Vices are listed above as anger and envy; certainly we see Harry's temper. I don't think envy is a big problem of his, though; in fact, envy seems a very basic desire that I would attribute more to the appetitive part of the soul. But related to anger, I think, is Harry's impulsiveness, which lands him in so many scrapes, and his stubbornness in changing his thinking. I believe he was starting to come around at the end of HBP and tame these two, but he will need to check them both if he is to really formulate a plan to take out Voldemort, and deal with/accept Snape, and possibly Draco.

    Those are just my immediate thoughts on Harry. I imagine they will change as we continue to discuss him, and certainly once the last book is out hopefully we will see him evolve into a truly powerful wizard wielding the power of spirit. I think it's interesting that the other loves, vices, and virtues nail Ron and Hermione. I am almost convinced JKR was referencing Plato on when creating these two characters as well.

    ~Gina

  10. #30
    kumydabookworm
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    Oh, wow, this is a brilliant discussion. I'd just like to raise up a point in a pattern that I saw in Vorona's naming of characters. The SHADOW characters seem to be all of the following: a) the antagonist and b) the foil character for the other characters that are part of the "quartets."

    Foil Character - A minor character whose situation or actions parallel those of a major character, and thus by contrast sets off or illuminates the major character
    Snape illuminates everything about the Marauders -- from their love of pranks, to their wit, to their House Pride, to their popularity. From their teasing of him, the Marauders' own characters really come into shape. At the same time, Draco illuminates the Trio's main elements -- fiery spirit, courage, a bit of recklessness, love. Ron shows recklessness and courage in reaction to Draco's taunts. Hermione shows fiery spirit when she slaps him. All three of them show love for each other in the face of the nasty Slytherin's remarks, and protectiveness etc. Obviously, Snape and Draco have both been antagonists of those respective eras and groups of people.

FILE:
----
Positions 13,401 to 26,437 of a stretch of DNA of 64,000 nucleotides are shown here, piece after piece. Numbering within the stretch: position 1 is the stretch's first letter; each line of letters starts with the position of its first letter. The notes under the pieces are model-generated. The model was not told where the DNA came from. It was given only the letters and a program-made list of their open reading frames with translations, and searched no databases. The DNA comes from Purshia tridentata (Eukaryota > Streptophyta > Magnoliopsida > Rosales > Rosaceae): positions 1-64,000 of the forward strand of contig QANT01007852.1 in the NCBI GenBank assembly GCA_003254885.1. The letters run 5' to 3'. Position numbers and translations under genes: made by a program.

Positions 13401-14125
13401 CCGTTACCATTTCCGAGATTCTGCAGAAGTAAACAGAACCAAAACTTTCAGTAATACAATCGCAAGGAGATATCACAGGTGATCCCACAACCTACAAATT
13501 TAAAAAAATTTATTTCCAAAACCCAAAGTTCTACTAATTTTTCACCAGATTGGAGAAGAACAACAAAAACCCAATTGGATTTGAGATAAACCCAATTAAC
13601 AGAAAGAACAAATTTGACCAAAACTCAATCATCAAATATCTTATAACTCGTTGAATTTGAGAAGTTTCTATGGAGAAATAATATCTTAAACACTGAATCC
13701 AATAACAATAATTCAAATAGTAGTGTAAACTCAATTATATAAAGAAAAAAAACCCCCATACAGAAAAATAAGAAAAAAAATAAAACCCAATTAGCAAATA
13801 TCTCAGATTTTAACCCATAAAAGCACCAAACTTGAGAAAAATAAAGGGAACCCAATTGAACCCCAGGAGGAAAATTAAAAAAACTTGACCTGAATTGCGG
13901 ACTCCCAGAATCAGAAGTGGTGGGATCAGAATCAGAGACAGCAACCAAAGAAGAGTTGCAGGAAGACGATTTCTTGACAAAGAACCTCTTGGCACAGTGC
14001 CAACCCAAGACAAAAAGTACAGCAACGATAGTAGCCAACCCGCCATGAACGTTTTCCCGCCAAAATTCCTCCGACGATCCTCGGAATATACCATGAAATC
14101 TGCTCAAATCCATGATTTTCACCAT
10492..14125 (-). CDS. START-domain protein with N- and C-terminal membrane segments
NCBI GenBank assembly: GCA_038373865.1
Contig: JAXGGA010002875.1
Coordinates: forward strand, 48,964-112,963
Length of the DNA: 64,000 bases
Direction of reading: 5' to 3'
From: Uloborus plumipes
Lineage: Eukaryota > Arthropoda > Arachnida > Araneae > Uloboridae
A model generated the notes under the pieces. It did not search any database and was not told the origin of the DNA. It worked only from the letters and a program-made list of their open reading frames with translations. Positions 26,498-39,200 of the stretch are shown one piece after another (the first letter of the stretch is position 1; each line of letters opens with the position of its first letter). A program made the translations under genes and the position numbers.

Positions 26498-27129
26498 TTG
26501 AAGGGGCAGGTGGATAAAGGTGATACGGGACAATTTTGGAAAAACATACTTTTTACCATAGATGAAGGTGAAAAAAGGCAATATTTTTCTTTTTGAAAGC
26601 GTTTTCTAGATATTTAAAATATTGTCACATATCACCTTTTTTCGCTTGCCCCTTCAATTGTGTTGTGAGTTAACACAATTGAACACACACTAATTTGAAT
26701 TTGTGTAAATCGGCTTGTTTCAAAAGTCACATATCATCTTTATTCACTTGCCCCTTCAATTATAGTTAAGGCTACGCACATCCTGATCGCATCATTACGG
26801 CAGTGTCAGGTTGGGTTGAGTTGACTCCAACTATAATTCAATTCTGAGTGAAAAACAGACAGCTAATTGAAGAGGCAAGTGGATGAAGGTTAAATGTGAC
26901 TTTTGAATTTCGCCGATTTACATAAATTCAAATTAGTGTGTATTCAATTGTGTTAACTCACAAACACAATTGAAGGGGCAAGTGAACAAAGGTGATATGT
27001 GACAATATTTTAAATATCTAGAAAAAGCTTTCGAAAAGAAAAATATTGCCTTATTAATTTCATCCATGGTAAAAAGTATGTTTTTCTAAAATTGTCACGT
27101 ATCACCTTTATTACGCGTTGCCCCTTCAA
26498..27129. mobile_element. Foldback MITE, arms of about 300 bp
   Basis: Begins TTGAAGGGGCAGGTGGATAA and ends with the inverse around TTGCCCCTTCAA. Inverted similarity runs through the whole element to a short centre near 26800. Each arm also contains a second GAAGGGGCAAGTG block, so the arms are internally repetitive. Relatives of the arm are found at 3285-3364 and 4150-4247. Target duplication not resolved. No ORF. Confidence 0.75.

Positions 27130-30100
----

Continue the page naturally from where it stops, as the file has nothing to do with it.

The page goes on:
To me, it feels like the shadow character is somewhat like the foil for a trio of characters (body/mind/spirit) rather than just the main character. I'd be interested to see if there could be a shadow character that was a PROTAGONIST in relation to the other three parts of the complementing quartet.

    Personally, I feel like Harry's vice is his ability to storm on blindly, which is rather a demonstration of courage in a perverse manner. As Gina said, his virtues often are instrumental foundations for his greatest faults.

    Hope I added a little something of substances in my own rambling fashion!

    Kumy